Yes, this is possible and easy to do. You can build this switchers as a stand-alone box or simply integrate them into your true bypass strip. An A/B switch will route the signal to either output A or B, very similar to the "tuner-mute output" option from above. This is very helpful, when you have two different amps. An A/B/Y switcher is basically an A/B switcher with added "Y" function which will route the signal to either output "A" or "B" or to both outputs at the same time ("Y"). Keep in mind that using such a standard passive A/B/Y switch to switch to dual amp outputs can probably cause noticable hum in the signal to one or both amps. If you want to be save from this problem, you will need an A/B/Y box with isolated outputs, you will find such a project H E R E. If you want a top-notch ready-to-rock A/B/Y box without any noise and hum, have a look at the german LEHLE Switchers, they are built like a tank and will last forever. For the A/B schematic please click H E R E (used with permission from Mr. Mike Fuller - FULLTONE company) or H E R E to download the A/B/Y switching option

    Whatīs the deal with power switching ?

    You may also want to implement power switching when you insert a jack into the input socket. Do that by using a stereo jack in that location; wire the black lead from the battery clip to the Ring connection, then ground the other jacks together. Power is only then connected when a mono jack is inserted into the input jack.

    What about stereo and pseudo-stereo (wet/dry) outputs ?

    Adding pseudo-stereo options to your strip is very easy. Your "normal" output at the end of the strip is always your mono-output, but it can also act as the "wet" output on a pseudo-stereo setup. To implementate an additional "dry" output, simply run a wire in parallel from the main input jack to the additional output jack and youīre done. The main output is the "wet" and the new additional jack is the "dry" output (similar to the "stereo" option on most chorus stompboxes). I recommend to use a shielded wire for this, because it has to cross the complete length of the strip. You can see this additional wiring on the photos of my strip. Real stereo options are a little bit more complicated .... Basically, for each send/return you add to a loop, you need another pole on the switch. So for a mono send/stereo return loop, you need a 4PDT. For a stereo send/stereo return loop, you'd need a 5PDT - something I've never even seen. You can save one pole if you use the Millenium wiring for the LED, but with the regular wiring style, you need switches that big. A mono send/stereo return loop would be wired as your regular 3PDT mono/mono loop, but with a second "return" pole. For the bypass mode, simply extend the jumper (the one that carries the dry signal to the output side of the switch) to the next pole as well, making the dry mono signal feed both jacks. In the active mode, each return jack is switched to its respective output jack. This assumes that a mono/stereo loop will always be the last loop in the box - there's no point in having more than one of these loops in the chain, since the last loop is the only one where you will be able to hear the stereo effect. As soon as you go stereo, you can't go back to mono again, or you will lose the stereo effect. If you were to find a 5PDT switch, you could wire a stereo/stereo loop (which, to make itself useful at all, would be placed dead last, after a mono/stereo loop). In that case, simply treat them as two separate loops, with the LED portion in between them on the switch (to help keep them separate). But the only time such a loop would ever be useful is if you already have a stereo signal (from a mono/stereo loop) and a true stereo effect (where the left/right dry signals pass through without ever being combined). Once again, as soon as you've gone stereo, you can't go back.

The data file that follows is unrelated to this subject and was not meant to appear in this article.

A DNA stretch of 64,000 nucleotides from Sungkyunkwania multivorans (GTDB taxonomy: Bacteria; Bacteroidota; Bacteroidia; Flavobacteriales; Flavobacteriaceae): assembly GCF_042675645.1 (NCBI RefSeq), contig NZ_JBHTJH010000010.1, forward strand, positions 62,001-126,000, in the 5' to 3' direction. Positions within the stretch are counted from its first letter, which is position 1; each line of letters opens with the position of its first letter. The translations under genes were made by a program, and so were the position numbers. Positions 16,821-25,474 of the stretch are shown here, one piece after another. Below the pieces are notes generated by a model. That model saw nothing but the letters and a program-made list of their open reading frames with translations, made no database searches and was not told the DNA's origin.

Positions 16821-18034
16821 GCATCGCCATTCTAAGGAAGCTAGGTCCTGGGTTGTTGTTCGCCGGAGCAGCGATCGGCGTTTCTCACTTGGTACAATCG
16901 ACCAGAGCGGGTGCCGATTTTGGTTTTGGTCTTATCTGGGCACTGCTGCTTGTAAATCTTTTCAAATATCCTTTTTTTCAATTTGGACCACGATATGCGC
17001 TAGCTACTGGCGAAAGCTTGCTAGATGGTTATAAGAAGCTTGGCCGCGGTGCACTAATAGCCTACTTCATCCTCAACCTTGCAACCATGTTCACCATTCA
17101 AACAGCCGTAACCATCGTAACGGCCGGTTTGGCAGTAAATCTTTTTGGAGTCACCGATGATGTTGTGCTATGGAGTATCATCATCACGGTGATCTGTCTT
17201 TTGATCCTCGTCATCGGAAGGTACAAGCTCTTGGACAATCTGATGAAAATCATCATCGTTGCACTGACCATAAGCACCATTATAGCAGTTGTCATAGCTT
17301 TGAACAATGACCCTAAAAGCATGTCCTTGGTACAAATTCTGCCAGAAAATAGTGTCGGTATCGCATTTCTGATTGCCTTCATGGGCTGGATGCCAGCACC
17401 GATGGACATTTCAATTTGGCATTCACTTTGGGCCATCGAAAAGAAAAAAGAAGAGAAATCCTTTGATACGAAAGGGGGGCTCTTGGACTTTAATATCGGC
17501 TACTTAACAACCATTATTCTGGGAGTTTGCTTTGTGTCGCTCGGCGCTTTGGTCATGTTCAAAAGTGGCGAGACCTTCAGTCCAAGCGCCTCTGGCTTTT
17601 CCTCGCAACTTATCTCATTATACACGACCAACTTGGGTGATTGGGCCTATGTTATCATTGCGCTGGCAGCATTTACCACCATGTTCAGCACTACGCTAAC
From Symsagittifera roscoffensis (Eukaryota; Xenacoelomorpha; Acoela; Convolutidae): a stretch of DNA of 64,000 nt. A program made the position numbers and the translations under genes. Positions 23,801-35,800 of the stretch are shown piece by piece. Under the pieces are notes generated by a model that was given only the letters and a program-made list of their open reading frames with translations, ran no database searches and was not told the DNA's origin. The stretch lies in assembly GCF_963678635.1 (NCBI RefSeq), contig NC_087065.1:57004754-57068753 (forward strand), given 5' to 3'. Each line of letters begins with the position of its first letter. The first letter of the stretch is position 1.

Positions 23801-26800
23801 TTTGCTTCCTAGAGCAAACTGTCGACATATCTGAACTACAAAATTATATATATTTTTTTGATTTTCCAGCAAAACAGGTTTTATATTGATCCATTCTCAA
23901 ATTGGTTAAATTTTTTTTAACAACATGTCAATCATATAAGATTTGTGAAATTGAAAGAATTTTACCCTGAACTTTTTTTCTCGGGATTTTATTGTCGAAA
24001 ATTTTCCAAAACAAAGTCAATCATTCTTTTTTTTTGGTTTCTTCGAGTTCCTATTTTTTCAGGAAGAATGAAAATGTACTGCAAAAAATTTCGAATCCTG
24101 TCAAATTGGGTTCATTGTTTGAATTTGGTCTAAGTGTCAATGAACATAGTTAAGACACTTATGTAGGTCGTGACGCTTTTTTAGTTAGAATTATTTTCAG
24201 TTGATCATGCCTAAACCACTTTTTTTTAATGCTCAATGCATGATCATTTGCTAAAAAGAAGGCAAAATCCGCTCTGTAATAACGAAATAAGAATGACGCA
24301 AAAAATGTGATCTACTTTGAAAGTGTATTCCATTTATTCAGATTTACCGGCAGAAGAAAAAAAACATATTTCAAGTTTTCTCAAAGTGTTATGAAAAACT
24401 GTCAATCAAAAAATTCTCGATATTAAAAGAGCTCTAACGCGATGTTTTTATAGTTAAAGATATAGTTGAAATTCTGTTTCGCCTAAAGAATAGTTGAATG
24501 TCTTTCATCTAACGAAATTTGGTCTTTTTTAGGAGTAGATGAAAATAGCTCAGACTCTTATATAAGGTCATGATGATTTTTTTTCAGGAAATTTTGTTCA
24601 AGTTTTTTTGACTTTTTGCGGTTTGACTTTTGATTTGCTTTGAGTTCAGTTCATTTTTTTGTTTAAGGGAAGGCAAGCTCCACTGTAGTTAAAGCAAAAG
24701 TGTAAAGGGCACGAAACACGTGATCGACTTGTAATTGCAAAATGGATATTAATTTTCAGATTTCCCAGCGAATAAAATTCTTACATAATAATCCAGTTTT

There are additional holes on your strip, what are they for ?

    The additonal holes you can see are a second input jack (simply in parallel to the main input jack), the hole for the 9 volt power input, an extra tuner-out jack (runs in parallel to the main input jack) and the additional stereo "dry" output jack, described above.

    Iīm confused about all the parts, do you have a general parts list ?

    For each loop with LED indiciator you need: 1 x 3PDT switch, 2 x 6.3mm jack, 1 x LED bezel, 1 x LED, 1 x LED limiting resistor. In general you also need 1 x enclosure, 1 x DC jack and/or battery strip, 2 x 6.3mm jack (general in- and output), hookup wire. For a master-bypass you only need one additional 3PDT switch. For a tuner-mute out you also need an additional 3PDT switch and another 6.3mm jack to connect the tuner.

    How do I determine what limiting resistor I need for my LEDīs ?

    To make life easy about this, just click here. I use a 510 ohm resistor for all standard LEDīs of any color (non-superbright LEDīs, non-low current LEDīs) and it works fine. If you like the LED a little bit brighter, use a slightly smaller resistor and vice versa. If you want to go down deeper into the technical things, read this article from Andi Allan.